Far more than on any other hero of faith in Hebrews 11, the apostle Paul concentrates on Abraham as the father of the faithful, the Bible's premier example of a human being's walk with God. John Ritenbaugh illustrates how Abraham's faithfulness to God sets. . .
The prospect of atonement and salvation is available to everybody, but only those called by the Father—not by an evangelical altar call—are eligible.
God's calling is personal and individual rather than general, opening otherwise closed minds, replacing spiritual blindness with spiritual understanding.
John Ritenbaugh, recounting incidents from the movie Jeremiah Johnson, indicates that conflict and pressure in life's journey are the norm. We may try to run, but we cannot hide from life's troubles, stresses, or tribulations. Sin cannot be contained or is. . .
John Ritenbaugh reflects that God, through His sovereignty, has personally placed each of us in the organization in which we can grow the most. We have a solemn responsibility to exercise our free moral agency, having authority and dominion over animals, a. . .
Rejecting the Sabbath or embracing Christmas requires rejecting fundamental biblical truths. If we do not do what Christ did, we cannot claim to follow Christ.
John Ritenbaugh indicates that we are being fitted as lively stones into an already formed Kingdom, being conformed to the image of Christ, who has been designated as the Cornerstone. As God's future priests, becoming living sacrifices, we will constitute . . .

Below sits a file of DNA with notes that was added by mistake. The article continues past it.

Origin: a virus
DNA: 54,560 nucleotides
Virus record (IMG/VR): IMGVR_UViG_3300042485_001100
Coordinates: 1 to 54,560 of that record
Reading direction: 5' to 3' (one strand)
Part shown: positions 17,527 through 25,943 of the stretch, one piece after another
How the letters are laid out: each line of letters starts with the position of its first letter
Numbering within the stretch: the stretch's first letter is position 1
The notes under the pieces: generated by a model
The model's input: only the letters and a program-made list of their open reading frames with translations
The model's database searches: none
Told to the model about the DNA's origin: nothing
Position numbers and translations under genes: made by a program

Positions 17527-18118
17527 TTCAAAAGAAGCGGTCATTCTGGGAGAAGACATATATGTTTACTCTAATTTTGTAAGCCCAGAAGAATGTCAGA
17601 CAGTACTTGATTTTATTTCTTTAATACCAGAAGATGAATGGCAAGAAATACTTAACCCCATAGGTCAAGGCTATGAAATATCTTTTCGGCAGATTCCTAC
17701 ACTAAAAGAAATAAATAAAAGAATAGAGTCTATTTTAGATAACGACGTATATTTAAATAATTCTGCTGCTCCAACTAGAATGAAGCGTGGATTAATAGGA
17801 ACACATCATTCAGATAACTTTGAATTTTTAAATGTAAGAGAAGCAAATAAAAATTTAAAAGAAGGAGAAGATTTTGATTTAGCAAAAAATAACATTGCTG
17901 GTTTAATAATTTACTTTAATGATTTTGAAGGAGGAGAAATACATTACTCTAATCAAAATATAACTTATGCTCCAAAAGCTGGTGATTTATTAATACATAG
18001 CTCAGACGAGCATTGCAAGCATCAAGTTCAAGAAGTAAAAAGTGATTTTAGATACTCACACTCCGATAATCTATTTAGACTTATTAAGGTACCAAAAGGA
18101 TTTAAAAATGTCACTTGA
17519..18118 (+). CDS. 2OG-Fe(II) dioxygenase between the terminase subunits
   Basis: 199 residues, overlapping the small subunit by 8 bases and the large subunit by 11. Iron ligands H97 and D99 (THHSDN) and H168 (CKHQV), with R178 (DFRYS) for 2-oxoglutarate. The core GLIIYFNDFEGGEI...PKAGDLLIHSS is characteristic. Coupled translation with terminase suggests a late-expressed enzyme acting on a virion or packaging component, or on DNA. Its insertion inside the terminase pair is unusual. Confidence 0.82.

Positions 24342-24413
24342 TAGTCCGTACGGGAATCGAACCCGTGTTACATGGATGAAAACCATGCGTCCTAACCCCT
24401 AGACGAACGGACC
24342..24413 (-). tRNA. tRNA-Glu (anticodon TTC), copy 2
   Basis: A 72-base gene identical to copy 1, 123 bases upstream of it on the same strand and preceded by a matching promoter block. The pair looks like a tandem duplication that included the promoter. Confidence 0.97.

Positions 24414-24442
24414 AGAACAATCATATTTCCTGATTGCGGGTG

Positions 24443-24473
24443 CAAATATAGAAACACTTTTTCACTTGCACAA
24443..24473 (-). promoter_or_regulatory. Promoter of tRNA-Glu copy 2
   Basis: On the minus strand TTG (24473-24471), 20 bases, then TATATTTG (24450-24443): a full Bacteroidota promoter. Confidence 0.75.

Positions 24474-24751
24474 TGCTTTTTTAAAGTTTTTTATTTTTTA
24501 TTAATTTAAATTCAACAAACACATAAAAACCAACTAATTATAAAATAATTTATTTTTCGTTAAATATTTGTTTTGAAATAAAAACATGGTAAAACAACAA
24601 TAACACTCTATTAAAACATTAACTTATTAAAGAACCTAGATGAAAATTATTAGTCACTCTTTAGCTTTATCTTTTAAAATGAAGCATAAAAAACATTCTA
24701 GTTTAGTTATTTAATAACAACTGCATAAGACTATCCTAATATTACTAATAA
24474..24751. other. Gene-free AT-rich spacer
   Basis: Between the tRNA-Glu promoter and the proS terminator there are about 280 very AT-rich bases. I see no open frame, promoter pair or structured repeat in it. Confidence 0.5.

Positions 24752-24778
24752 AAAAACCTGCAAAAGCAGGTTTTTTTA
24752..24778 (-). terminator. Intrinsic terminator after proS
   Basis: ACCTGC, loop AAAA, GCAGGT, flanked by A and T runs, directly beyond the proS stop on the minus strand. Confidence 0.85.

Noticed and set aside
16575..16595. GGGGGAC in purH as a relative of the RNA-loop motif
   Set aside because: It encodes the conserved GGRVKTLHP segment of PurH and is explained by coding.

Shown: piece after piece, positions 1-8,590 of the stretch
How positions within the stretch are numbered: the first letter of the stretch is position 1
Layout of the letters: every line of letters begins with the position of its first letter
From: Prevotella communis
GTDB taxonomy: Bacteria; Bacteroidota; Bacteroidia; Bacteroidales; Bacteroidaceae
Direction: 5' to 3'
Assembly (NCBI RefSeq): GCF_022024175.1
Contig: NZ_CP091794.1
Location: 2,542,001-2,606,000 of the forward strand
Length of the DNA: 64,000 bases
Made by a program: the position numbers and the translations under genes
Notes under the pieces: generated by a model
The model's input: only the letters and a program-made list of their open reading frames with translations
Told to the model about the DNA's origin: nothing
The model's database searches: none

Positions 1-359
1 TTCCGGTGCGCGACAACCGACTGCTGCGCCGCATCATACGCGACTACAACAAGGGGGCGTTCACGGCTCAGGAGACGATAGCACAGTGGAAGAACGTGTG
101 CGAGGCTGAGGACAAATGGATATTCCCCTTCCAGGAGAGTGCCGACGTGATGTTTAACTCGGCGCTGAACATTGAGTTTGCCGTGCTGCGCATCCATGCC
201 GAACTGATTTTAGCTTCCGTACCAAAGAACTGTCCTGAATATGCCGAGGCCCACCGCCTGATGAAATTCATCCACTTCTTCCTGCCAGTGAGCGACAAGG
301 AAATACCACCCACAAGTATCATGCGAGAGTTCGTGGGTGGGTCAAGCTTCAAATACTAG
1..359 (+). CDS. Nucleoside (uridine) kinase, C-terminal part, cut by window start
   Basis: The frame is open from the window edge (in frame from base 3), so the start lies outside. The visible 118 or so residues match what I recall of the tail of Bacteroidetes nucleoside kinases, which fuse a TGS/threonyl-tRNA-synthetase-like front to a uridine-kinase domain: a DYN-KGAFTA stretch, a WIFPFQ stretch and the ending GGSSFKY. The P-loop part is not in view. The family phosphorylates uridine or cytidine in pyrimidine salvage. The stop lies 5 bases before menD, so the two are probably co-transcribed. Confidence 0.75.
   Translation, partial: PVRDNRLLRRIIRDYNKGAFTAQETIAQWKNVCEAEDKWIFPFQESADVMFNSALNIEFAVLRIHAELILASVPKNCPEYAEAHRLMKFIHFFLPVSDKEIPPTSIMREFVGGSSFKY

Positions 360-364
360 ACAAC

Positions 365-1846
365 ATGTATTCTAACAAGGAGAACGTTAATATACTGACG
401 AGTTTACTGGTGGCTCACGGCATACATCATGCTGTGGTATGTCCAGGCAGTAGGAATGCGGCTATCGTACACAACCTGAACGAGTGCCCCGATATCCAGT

Rather than representing Russia and China, Gog of Magog may be a demon who will be driving the Beast and those who have accepted the mark of the Beast.
John Ritenbaugh maintains that Ecclesiastes 3:10-15 constitutes a useful roadmap for the confusing labyrinth of life. God's ways are inscrutable to most people; grasping these revelations requires a special gift. Unless God calls us and gifts us with this . . .
Richard Ritenbaugh, reflecting on the tongue chapter in James, suggests that profanity is on the increase in both the public networks and the private blogs. The average person in the English speaking world speaks 80 to 90 curse words a day. Cussing has bee. . .
Jesus selected disciples with disparate temperaments, unifying them to accomplish a steadfast purpose. God disperses a wide diversity of spiritual gifts.
In Christ's vine and branch analogy, Jesus presents Himself as the true or genuine Vine, as contrasted to the unfaithful vine (ancient Israel).
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